Some of the Story:

Ali Carr had been working for 10 years in media for outdoor brands when she found herself between jobs. She was in several Facebook job board groups, but none filled the niche she was looking for: media jobs for outdoor companies. So she decided to start her own.

She asked 200 of her contacts to join a Facebook group she created, Basecamp: Outdoor Jobs & More. “I invited the people in the group to invite 10 people that they each knew who they thought would be interested in this type of group for the outdoor industry,” she shares.

The Facebook group has grown steadily, almost entirely from word of mouth. In three years, the private group has over 23K members. Brands can post their job offerings and find top talent, job hunters can interact directly with brands. “Unlike a job board where you’re sending your resume off into the ether, you could have a conversation and really put your face or your name in front of the hiring manager,” Ali says.

With the group’s success, Ali and her business partner Jenna Celmer branched out to monetize their work. “I launched a subsidiary group called Basecamp Gear Exchange where people can post outdoor gear. It’s been much less successful than Basecamp Outdoor Jobs. We were charging $1 for listings in there, just testing the waters and someone did pay $1,” she says. But that was it.

In May 2020, they launched a newsletter, Basecamp Weekly. They curate jobs in the outdoor industry, a member spotlight, and gear giveaways. It has free and premium ($3 a month) versions. It now has over 9.5K subscribers and adds about 500 new subscribers a month.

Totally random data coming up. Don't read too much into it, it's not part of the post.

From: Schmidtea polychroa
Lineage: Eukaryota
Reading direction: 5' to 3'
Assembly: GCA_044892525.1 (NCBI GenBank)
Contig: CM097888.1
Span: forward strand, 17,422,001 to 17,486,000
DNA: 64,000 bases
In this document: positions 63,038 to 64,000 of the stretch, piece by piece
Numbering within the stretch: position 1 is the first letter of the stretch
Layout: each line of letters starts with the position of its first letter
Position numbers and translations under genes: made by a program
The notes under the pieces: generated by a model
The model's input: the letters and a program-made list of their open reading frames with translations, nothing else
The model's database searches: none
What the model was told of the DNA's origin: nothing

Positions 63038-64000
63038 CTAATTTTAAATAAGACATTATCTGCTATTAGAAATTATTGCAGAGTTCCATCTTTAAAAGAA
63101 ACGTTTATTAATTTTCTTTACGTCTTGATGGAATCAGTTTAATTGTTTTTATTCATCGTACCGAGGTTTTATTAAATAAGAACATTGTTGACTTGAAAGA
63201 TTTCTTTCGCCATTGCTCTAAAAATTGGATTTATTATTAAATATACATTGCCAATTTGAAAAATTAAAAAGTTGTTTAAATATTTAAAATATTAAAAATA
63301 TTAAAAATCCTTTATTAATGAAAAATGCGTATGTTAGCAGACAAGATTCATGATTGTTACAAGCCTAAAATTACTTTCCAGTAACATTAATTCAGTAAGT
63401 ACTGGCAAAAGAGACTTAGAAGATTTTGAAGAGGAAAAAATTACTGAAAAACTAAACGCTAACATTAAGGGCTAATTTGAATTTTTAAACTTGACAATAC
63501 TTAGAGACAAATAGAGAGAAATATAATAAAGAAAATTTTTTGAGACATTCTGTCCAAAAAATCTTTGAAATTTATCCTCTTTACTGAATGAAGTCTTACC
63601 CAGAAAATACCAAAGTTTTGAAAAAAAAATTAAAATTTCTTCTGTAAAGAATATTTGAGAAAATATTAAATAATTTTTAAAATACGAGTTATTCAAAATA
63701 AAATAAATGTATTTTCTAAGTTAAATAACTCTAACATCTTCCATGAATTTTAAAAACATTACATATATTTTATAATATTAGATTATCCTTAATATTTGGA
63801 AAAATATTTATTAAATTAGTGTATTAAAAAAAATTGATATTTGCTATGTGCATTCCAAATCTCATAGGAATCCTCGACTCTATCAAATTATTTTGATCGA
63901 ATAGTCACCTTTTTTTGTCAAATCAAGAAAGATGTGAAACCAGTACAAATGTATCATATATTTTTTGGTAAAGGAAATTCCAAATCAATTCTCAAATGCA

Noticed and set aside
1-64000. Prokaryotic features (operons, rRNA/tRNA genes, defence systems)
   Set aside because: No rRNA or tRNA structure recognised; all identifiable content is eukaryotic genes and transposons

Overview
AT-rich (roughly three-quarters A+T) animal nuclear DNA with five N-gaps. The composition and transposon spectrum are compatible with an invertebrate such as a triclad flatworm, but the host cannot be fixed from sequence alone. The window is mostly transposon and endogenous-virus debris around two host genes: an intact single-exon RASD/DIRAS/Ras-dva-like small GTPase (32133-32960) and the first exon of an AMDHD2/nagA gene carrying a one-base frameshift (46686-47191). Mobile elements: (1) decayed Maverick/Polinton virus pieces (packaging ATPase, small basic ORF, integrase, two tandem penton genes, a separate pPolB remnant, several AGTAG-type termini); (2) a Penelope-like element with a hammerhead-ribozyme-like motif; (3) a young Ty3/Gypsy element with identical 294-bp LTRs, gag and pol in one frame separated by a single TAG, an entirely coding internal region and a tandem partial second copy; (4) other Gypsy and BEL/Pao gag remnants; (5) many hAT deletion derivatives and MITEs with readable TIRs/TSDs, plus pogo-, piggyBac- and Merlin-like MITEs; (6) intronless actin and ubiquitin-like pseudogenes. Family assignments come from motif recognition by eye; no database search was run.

“As our audience has grown, brands have been reaching out to us saying how can we get in front of your audience,” Ali says. Brands now pay $30 to $1K or more for job listings, sponsorships, and gear giveaways.

Ali has been fanatical about tracking member engagement. “Make sure you have clickable elements everywhere within your newsletter so that you can track if people are clicking on things,” she says.

– Kimmy Gustafson

All the Story: To learn more about Ali Carr, the content entrepreneur, and Basecamp Outdoor, the content business, check out the longer story.

Know a content creator who’s going full tilt? DM us or email

quick talk

Caught on … MarTechRecord

“Solely depending on SEO is a trap.” – Ben Faw

things to know

  • Twitter goes simple: Gone are over 22 ad format names at Twitter. It’s down to five categories: promoted ads, follower ads, amplify (for premium video content), takeover (timelines and explore tabs), and live (joining the real-time conversations. (Twitter)
    Tilt take: With advertising easier to navigate, you can market more thoughtfully. It’s important to pick the right format that fits your brand strategy and goals.
  • Billions for podcasts: The Interactive Advertising Bureau predicts the industry will see $2B in ad revenue by 2023. (RadioInk)
    Tilt take: With the explosive response to podcasting expected to continue, podcasters (and potential podcasters) will need to get creative to stand out in the crowd and attract advertisers.
  • Did you really read that?: Before Facebook audiences share content that they haven’t read, they’ll be asked if they really want to share it. Now in testing, about 6% of Android users will see the prompt. (The Verge)
    Tilt take: Make sure the first sentences (or even paragraphs) of your content not only match the click-worthy headline but motivate them to keep reading (and sharing).
  • Capture in writing: It’s easier to create and edit captions for your YouTube videos with the new captions editor feature. Videos with captions on average see an increase in watch time compared to videos without them. (YouTube Creators)